To determine if abnormal ICR methylation affects imprinted gene expression, Jen used Tet1 KO females bred to WT males harboring multiple single nucleotide polymorphisms at the ICR of imprinted H19/Igf2 for allele-specific analyses. In WT mice at this locus, paternal ICR hypermethylation dictates exclusive Igf2 expression from the paternal allele, while H19 is expressed from the maternal allele. Remarkably, three embryos derived from independent litters of Tet1 KO females had abnormal biallelic expression of Igf2. In agreement, embryos with biallelic expression of Igf2 also had methylation of both the maternal and paternal alleles of the ICR at this locus. Because Igf2 was expressed from both maternal and paternal alleles, Jen observed a sharp decrease in the expression of H19 from both alleles, further suggesting that TET1-mediated germline ICR methylation is required for allele-specific gene expression at the H19/Igf2 locus .
Mating TET1 knockout (KO) males or females their wild type (WT) counter-parts results in fewer live embryos compared to WT controls. This is caused by abnormal DNA methylation at important developmental loci called imprinting control regions (ICR’s). Specifically, when TET1 KO females mate with WT males, the resulting embryos fail to lose DNA methylation marks on the maternally derived allele at the H19/Igf2 locus, which leads to the expression of Igf2 from both the maternal and paternal alleles. Conversely when TET1 KO males mate with WT females, the resulting embryos fail to lose DNA methylation marks at the paternally derived allele at the KvDMR locus, which leads to the expression of Cdkn1c and Kcnq1 from both the maternal and paternal alleles.
Finally, to investigate the effects of Tet1 deletion on the male germline, Jen examined imprinted methylation in sperm from Tet1 Het matings. Similar to observations in Tet1 KO oocytes, Tet1 null sperm had increased methylation of ICRs that are usually maternally hypermethylated and paternally hypomethylated, such as Peg3 and KvDMR. A similar decrease in the number of live births and increase in resorbed embryos was also observed. To determine how the unusual methylation pattern in sperm affects imprinted gene expression of offspring, Jen again analyzed allele-specific expression, this time at the KvDMR ICR. At this locus, Cdkn1c is expressed from the maternal allele in WT animals, but in animals generated with Tet1 KO males, biallelic expression of this gene was observed in multiple adult tissues.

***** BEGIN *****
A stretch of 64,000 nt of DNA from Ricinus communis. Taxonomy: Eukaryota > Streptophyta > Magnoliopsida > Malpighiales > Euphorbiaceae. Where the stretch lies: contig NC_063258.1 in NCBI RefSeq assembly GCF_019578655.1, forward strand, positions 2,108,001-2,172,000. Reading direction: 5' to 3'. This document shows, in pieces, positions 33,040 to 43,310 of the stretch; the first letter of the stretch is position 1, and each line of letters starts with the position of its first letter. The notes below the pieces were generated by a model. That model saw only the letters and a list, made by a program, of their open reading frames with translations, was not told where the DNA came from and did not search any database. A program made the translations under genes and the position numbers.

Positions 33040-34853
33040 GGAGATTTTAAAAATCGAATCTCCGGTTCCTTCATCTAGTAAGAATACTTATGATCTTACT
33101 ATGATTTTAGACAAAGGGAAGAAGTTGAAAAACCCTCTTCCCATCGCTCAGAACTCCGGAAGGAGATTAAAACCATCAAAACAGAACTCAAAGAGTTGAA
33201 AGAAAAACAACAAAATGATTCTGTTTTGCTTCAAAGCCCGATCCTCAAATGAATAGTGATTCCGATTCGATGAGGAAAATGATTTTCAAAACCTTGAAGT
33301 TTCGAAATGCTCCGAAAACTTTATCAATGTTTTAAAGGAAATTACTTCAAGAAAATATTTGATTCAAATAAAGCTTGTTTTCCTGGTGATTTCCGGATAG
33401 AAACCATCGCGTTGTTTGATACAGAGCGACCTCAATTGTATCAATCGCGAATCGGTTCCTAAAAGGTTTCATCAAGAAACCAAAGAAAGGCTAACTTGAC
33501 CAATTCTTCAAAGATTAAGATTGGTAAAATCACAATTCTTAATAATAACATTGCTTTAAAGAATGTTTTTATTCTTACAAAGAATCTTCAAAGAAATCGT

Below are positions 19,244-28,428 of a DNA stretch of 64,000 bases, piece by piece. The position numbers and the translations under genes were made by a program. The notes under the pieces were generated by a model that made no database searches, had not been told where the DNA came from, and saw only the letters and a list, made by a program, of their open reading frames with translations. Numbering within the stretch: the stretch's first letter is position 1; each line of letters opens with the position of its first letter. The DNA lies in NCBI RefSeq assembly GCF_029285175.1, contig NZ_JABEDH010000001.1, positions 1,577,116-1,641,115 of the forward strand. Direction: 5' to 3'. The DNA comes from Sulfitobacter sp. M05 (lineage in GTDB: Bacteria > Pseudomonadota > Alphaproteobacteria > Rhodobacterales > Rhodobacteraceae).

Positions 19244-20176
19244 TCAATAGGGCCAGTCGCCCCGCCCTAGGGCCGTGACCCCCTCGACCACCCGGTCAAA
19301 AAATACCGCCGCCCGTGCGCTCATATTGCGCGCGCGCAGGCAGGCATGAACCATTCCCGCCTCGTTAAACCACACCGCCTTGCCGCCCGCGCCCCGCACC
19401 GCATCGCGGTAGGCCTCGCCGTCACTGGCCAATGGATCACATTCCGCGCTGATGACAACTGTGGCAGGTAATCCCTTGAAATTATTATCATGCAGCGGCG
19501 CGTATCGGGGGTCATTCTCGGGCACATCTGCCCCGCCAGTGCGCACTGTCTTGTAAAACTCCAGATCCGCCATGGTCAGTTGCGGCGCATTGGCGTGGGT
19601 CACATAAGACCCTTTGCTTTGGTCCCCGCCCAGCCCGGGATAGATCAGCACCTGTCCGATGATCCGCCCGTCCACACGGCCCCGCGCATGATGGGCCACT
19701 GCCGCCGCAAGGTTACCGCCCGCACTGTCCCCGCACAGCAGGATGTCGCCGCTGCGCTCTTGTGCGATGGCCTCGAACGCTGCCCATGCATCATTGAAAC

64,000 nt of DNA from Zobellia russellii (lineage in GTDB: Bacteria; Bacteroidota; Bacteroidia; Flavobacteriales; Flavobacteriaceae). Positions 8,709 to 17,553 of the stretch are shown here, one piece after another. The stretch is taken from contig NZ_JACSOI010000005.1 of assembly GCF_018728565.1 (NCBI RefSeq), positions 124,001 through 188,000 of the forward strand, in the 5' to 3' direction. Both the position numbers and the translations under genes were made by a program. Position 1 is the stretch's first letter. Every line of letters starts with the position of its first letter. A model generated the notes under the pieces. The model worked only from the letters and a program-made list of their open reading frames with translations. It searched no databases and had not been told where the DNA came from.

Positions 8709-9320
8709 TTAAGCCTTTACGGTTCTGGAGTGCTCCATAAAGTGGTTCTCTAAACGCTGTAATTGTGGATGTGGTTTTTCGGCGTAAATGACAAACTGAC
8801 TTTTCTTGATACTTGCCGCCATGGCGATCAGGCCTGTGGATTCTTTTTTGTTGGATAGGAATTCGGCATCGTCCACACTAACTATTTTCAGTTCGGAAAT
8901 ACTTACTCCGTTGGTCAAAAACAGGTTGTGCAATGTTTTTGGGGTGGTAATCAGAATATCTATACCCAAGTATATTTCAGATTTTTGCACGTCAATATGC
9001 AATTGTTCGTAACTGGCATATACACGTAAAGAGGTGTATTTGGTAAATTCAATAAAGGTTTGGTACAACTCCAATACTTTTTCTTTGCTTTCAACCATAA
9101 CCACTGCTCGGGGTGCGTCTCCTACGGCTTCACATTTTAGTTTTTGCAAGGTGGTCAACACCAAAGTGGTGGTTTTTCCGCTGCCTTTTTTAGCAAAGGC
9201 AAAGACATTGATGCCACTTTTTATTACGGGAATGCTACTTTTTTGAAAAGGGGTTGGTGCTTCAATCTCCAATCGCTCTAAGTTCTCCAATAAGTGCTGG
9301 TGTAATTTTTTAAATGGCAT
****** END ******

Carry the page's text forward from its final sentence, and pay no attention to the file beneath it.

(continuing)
Taken together, Jen and colleagues have demonstrated that Tet1 is essential for establishing proper DNA methylation patterns at critical ICRs in both male and female germ cells. Moreover, without the appropriate imprinted DNA methylation, biallelic expression is observed stochastically in a distinct set of ICRs. Importantly, the loss of imprinted gene expression at ICRs is observed in human imprinting disorders, and this study establishes Tet1 as an important regulator of imprinting in both sexes. As Jen begins her postdoctoral fellowship at the Jackson Laboratory in Bar Harbor, ME, she looks back on her time in CAMB.
“I think my favorite part of my Ph.D. was the community. I was luckily to have a caring and supportive mentor and thesis committee, amazing, caring lab mates, great technical support from the epigenetics community and people on the 9th floor or Smilow and a great connection with my peers and the faculty in G&E. I really loved being surrounded by so many smart, positive, insightful people and it really made my research and my life outside of grad school that much better.”
SanMiguel JM, Abramowitz LK, Bartolomei MS. (2018). Imprinted gene dysregulation in a Tet1 null mouse model is stochastic and variable in the germline and offspring. Development. 2018, 145, dev160622 .